FIG. 1 is an illustration of a high shear gas mixer design in accordance with one representative embodiment of the disclosure. The gas mixer features a first vessel or pipe 10 which contains a pressurized hydrocarbon-containing gas stream 12 supplied from a hydrocarbon gas manifold, not shown in FIG. 1. An internal concentrically located pipe (oxygen finger) 14 is placed within the pipe 10 which contains a stream of pressurized oxygen gas. The internal pipe 14 defines a longitudinal axis 15.

A gas mixer tip 30 is welded or otherwise affixed onto the peripheral end of the pipe 14. The pipe 14 has an exterior surface shown in FIG. 1, to which are mounted a plurality of deflectors 20. Each of the deflectors 20 are located in alignment with openings 36 formed in the mixer tip 30. The mixer tip is shown isolated in FIGS. 2-5. The mixer tip 30 includes a solid body in the shape of a cone. The mixer tip 30 is fastened e.g. by welding, to the end 32 of the pipe 14. The mixer tip 30 may be machined from a solid block of metal such as Inconel alloy using CNC machining techniques. Other suitable metals include metals which are velocity exempt for oxygen service, including Inconel, Monel, Brass, and Alloy 20, among others. The mixer tip 30 has a plurality of wings 34 projecting from the exterior surface thereof. The wings 34 each have an internal passage 38 which has one end 37 (FIG. 3) in fluid communication with the internal passage of the pipe 14 and a second end or opening 36 oriented at an angle such that oxygen gas exits the mixer tip in a radial plane oriented at an acute angle relative to the axis 15. The acute angle α (FIG. 5) has values of between 30 and 60 degrees in preferred embodiments. The wings have peripheral edges 46 (FIG. 2) which are preferably flat and oriented parallel to the axis 15 of the internal pipe 14.

FIG. 3 is an end view of the mixer tip 30 seen from the direction of the pipe, in the direction 3-3 of FIG. 2. The mixer tip includes a central hub or raised portion 52, and a ring-shaped recessed region 50 which acts as a manifold for supplying the oxygen gas to the openings 37 at the base of the passages 38. The rim 44 of the mixing tip 30 provides a surface for welding the mixing tip 30 onto the end 32 of the pipe 14 (see FIG. 1). Note that the number of wings (N) may be any number, for example 2, 3, 4, 5 or even more. The wings 34 are equidistantly spaced around the periphery of the mixing tip as shown in FIGS. 3 and 4. When the mixer tip 30 is welded onto the end of the pipe 14, the mixer tip is aligned and oriented with respect to the pipe such that each one of the wings 34 is aligned with a respective deflector 20 positioned on the exterior surface of the pipe 14, thus resulting in alignment between the openings 36 in the periphery of the wings with the deflectors 20 to achieve the deflection features described herein.

Oxygen gas exits the openings 36 in the tip of the wings 34 and mixes with the hydrocarbon-containing gas stream 12 in a mixing zone shown as 40 in FIG. 1. The mixing zone 40 represents the area where highly flammable mixtures exist where the two gases meet. The deflectors 20 mounted to the exterior of the oxygen finger 20 serve to deflect any entrained particles, such as rust or scale, in the hydrocarbon-containing gas stream 12 away from the mixing zones 40, thereby reducing the possibility of ignition of the flammable zone.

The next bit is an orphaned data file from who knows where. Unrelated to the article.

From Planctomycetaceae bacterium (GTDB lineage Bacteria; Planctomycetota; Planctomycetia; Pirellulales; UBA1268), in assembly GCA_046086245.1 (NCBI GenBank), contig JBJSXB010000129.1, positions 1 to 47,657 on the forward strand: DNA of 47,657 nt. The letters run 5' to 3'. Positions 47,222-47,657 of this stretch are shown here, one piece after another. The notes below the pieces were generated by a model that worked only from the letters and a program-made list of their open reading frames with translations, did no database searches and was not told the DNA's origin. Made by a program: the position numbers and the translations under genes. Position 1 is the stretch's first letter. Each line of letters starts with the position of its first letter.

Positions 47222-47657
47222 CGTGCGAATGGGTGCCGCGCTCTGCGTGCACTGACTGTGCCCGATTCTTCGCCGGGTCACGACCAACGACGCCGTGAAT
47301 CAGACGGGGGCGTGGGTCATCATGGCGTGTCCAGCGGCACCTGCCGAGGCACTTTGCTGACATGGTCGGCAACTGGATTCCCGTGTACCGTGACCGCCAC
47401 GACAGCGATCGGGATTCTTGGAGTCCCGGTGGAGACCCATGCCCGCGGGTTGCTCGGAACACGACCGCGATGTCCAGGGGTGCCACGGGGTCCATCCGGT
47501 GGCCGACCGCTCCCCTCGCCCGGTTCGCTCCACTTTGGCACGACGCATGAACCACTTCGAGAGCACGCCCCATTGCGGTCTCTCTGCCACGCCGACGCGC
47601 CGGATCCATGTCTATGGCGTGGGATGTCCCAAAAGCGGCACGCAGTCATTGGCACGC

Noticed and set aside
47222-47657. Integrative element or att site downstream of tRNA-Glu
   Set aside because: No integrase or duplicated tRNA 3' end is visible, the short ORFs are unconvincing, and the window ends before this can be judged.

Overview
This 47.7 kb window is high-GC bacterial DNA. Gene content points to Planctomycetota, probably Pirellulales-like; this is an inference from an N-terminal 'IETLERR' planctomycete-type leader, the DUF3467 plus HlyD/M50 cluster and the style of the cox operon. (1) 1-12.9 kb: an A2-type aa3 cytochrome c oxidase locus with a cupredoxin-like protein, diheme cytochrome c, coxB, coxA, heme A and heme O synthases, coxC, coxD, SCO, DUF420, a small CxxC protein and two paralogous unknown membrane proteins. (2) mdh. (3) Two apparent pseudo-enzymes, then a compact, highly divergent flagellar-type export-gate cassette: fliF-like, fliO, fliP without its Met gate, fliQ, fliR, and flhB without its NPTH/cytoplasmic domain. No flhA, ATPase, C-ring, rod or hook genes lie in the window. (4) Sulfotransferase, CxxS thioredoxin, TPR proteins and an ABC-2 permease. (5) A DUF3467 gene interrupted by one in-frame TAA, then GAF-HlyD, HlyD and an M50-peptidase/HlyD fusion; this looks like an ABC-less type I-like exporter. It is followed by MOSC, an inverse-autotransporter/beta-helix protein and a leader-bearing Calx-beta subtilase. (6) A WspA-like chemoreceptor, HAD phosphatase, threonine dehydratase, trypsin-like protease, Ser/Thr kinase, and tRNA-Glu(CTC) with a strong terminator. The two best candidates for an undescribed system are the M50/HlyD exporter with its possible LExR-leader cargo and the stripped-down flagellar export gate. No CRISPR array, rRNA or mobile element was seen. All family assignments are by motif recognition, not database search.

While FIG. 1 show a single oxygen finger 14 with an associated mixer tip 30 located concentrically within a vessel or pipe 10 containing a hydrocarbon-containing gas stream 12, several of such fingers 14 (and associated mixer tip 30) may be used in parallel within an individual vessel or pipe 10. In this configuration, the several oxygen fingers 14 would typically be oriented about a central longitudinal axis of the pipe 10. Furthermore, a gas mixing system may incorporate multiple vessels 10, each having one or more of the oxygen fingers 14 and mixer tips 30 of FIG. 1. An example of such a gas mixing system is shown in FIG. 6 and will be described subsequently.

Thus, from FIGS. 1-5, it will be seen that in the present concentric pipe arrangement of FIG. 1, radial holes 36 are provided in the inner concentric pipe (oxygen finger) 14 for egress of the second gas (e.g., oxygen) into the first gas stream 14 (e.g., ethylene). The inner concentric pipe 14 incorporates several novel features in the form of a novel mixer tip 30, described herein, and deflectors 20 on the exterior of the oxygen finger 14. These features serve various functions, including (1) directing the second gas stream (oxygen) into the core of the first gas stream 12 flow in a high shear manner, promoting rapid mixing in the mixing zone 40 and rapid dissolution of high oxygen concentrations in the mixing zone and resulting reduced areas where ignition is possible, (2) minimizing the energy release of particle impact in the vicinity of the radial holes 36 in the mixer tip, thereby reducing the risk of ignition of the mixed gas streams, (3) and directing the first gas stream 12 and any entrained particles contained therein away from the radial holes 36 of the mixer tip 30. The inner concentric pipe 30 may also optionally include structures (not shown but conventional) for minimizing vibration of the inner concentric pipe 14 relative to the outer pipe or vessel 10.